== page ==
To ensure that the nation's existing nuclear weapons remain safe and reliable, the National Nuclear Security Administration is working to modernize the nuclear weapons stockpile and its related infrastructure. Budget estimates for these efforts total about $301 billion from fiscal years 2017 to 2041.
We reviewed NNSA's fiscal year 2017 plan for nuclear modernization over the next 25 years. We found that NNSA's estimated budget needs may exceed those projected by the President's fiscal year 2017 budget for fiscal years 2022 through 2026. We recommended that NNSA assess the affordability of its modernization plans.
NNSA's FY 2017 Estimated Budget Needs Compared to the President's FY 2017 Budget Projections for FYs 2022-2026
Line graphs showing gap between NNSA's estimated budget needs and President's budget projections.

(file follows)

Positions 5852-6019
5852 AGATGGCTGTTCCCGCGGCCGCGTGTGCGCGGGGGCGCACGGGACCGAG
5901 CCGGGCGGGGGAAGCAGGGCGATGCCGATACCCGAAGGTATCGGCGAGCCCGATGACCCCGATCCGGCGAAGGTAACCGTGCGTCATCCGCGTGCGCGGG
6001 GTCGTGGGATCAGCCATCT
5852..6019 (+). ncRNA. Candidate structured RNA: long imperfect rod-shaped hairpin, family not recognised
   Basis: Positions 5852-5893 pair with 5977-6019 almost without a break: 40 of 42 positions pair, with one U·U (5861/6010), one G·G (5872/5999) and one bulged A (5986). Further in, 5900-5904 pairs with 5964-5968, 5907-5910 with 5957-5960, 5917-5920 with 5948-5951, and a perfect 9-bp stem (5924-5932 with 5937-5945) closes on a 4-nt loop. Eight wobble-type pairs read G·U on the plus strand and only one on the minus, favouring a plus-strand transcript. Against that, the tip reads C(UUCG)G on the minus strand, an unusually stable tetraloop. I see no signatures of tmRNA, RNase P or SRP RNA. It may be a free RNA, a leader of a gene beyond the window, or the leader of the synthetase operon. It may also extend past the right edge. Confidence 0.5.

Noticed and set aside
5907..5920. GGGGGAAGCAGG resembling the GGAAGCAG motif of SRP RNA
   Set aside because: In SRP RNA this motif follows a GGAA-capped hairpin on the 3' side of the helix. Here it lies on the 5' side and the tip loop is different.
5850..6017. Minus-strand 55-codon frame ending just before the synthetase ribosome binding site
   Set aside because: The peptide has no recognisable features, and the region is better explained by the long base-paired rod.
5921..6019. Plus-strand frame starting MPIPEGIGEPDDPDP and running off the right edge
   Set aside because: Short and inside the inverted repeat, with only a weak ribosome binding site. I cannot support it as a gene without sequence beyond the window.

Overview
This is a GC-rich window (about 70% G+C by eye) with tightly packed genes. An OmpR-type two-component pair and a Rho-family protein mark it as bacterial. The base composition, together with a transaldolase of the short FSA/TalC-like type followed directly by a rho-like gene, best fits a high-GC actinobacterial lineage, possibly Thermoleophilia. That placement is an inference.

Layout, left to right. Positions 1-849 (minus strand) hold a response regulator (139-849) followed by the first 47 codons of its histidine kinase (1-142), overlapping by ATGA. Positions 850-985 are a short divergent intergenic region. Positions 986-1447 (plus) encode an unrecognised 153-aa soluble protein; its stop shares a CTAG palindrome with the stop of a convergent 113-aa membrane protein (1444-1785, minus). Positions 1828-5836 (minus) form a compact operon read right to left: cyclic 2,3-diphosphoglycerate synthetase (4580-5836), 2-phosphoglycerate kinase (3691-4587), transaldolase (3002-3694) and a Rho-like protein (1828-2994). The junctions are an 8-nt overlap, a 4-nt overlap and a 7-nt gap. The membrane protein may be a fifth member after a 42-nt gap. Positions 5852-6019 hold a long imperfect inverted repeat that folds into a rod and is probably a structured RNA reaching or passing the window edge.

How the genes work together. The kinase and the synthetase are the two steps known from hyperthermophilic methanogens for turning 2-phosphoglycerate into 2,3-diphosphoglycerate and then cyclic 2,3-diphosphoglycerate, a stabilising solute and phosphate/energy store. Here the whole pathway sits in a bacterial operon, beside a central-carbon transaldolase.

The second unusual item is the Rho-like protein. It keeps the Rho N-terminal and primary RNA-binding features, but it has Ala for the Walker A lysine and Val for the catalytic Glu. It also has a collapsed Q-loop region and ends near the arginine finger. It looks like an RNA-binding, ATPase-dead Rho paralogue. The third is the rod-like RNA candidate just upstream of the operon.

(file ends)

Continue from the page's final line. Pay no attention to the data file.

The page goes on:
What GAO Found
The National Nuclear Security Administration's (NNSA) overall nuclear modernization budget materials and plans for the next 25 years, as presented in the Fiscal Year 2017 Stockpile Stewardship and Management Plan , differ little from those in the fiscal year 2016 plan. Specifically,
Budget estimates in the fiscal year 2017 plan increased about 1 percent over the 2016 plan in nominal terms, which is similar to the overall budget increases in the fiscal year 2016 plan compared to the fiscal year 2015 plan.
Specific budget estimates changed to a greater degree for certain program areas and individual programs. For example, changes in NNSA's modernization estimates varied across the four program areas that make up the Weapons Activities appropriations account: stockpile; infrastructure; research, development, testing, and evaluation; and other weapons activities.
Changes were made in the 25-year budget estimates for the Weapons Activities account as well as at the program level. Reasons for changes include movement of program funding to other areas. For example, the infrastructure area funding decreased 2.7 percent from fiscal year 2016 to fiscal year 2017, in part because about $6.5 billion in strategic materials sustainment funding was moved from the infrastructure area to the stockpile area.